Required Reading is DoomRocket’s love chest, where each week one of our contributors goes crazy over a book they just can’t seem to get enough of. Intrigued to find something new? Seeking validation for your secret passions? Required Reading gets you.
By Brad Sun. Video games have undeniably become a part of our culture. Quibble on about what makes something truly a piece of art if you must; if you were to stroll through any comic or geek convention, you’d find, amongst the hordes of Jedis and Harley Quinns, just as many Marios, Luigis, and Links. Aside from Nintendo’s ubiquitous cast of icons, what’s especially striking is just how prevalent small, independently created games are in the pop culture mindspace. Games like Minecraft, Five Nights at Freddy’s, and Undertale dominate young fandom. And while many of these games have now grown into massively successful franchises, their origins began not in expensive triple-A games, but in the minds of scrappy young programmers, often toiling away alone in their spare time to make their digital dreams a reality.
It is this pioneering spirit that is lovingly chronicled in The Art of Atari, a celebration of that distinguished breed of visionary nerds who, nearly half a century ago, turned a modest programming side project into a brand new platform of creative expression, one that has, without exaggeration, changed the world.
Video games are an inherently interactive medium, but never was this more true than in the age of Atari. Without realistic graphics or intricately plotted storylines, it was up to early players to not only master the simple (and, at times, punishing) mechanics of a given game, but at the same time mentally collaborate with its creators to bring the game’s world to life. It was only through sheer force of will and imagination that those crude blocky shapes would transform into an epic journey through outer space, a thrilling sporting event, or a gritty life or death military battle. And to aid in this shared storytelling experience, there was the box art.
Far from merely a way to market the game to potential consumers, box covers served as a crucial gateway into the worlds Atari sought to simulate, or as art director Bob Flemate once poetically put it, “What we sell is what happens in our minds and comes out through our hands.”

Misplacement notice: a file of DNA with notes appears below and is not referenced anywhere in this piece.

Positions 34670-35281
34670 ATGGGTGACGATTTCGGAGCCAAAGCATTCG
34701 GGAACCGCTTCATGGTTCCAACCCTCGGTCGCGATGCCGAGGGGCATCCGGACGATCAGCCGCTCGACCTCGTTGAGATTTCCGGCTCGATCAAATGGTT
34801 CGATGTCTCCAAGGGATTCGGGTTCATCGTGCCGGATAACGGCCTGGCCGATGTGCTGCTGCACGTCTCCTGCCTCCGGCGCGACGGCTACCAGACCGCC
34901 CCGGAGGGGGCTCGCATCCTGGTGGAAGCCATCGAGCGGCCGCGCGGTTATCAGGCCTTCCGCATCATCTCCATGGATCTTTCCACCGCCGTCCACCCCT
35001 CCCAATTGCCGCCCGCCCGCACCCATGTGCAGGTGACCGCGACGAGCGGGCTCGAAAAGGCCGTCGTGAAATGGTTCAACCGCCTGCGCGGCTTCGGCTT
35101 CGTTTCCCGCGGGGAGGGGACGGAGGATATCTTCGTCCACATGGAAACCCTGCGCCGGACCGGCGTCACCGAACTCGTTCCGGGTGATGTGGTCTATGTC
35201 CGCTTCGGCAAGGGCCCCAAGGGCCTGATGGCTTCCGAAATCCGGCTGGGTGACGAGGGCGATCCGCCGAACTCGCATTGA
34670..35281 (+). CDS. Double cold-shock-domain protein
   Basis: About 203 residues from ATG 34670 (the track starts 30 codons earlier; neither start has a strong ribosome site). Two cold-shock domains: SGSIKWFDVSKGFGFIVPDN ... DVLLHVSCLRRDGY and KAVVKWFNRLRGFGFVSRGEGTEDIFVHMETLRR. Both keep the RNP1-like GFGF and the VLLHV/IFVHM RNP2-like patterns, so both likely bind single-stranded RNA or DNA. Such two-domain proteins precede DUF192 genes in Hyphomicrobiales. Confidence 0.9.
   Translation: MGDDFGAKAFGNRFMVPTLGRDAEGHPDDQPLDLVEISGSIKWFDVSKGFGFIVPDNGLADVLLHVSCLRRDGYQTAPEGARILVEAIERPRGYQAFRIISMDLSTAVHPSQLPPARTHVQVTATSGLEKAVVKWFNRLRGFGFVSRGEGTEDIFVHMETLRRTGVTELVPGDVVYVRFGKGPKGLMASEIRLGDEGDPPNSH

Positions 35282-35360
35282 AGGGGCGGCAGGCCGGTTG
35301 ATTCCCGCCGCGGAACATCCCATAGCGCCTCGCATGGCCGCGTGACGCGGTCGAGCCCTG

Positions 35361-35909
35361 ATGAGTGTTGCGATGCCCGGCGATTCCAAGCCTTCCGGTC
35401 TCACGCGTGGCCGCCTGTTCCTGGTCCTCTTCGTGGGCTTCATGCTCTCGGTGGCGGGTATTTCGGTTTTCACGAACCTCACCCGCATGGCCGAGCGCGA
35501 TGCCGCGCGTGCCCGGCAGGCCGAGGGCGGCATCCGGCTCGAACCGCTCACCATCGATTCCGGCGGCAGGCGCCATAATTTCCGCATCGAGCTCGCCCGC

In The Art of Atari, Tim Lapetino gives this often overlooked aspect of early gaming its due. Page after page is filled with reproductions of these tiny painted masterpieces, some familiar, some obscure. By focusing on these images rather than the flashing pixels of the games themselves, Lapetino recognizes the crucial role they played in Atari’s success. Filled with over the top dynamism and the polished glow of airbrushed colors, they represented the promise of not just an exciting new game, but a whole new future of neon possibilities.
The quaint, wood-paneled Atari 2600 may be a nostalgia piece now (and it was no doubt nostalgia that birthed this book in the first place), but for the programmers and artists working in the ’70s and ’80s, video games were all about the future. It is this heady sense of unlimited potential that shines through in their art, even to the present day.
Beyond the splendid catalog of original illustrations, logos, and arcade cabinets, Lapetino also spotlights the men and women behind the iconic covers through candid behind-the-scenes photos and biographies. It’s a reminder that these images, burned into our collective consciousness since childhood, didn’t just spring into being beneath our Christmas trees, they were created by ambitious and talented craftsman who shaped a blossoming new medium. It is no coincidence that the new creations adored by the next generation of gamers so often share that same hungry underdog energy. The ambition, excitement, and boundless creativity of these industry originators fill The Art of Atari, a wonderfully curated chronicle of a singular moment in our shared cultural history.
By Tim Lapetino.
Foreward by Ernest Kline.
Afterword by Robert V. Conte.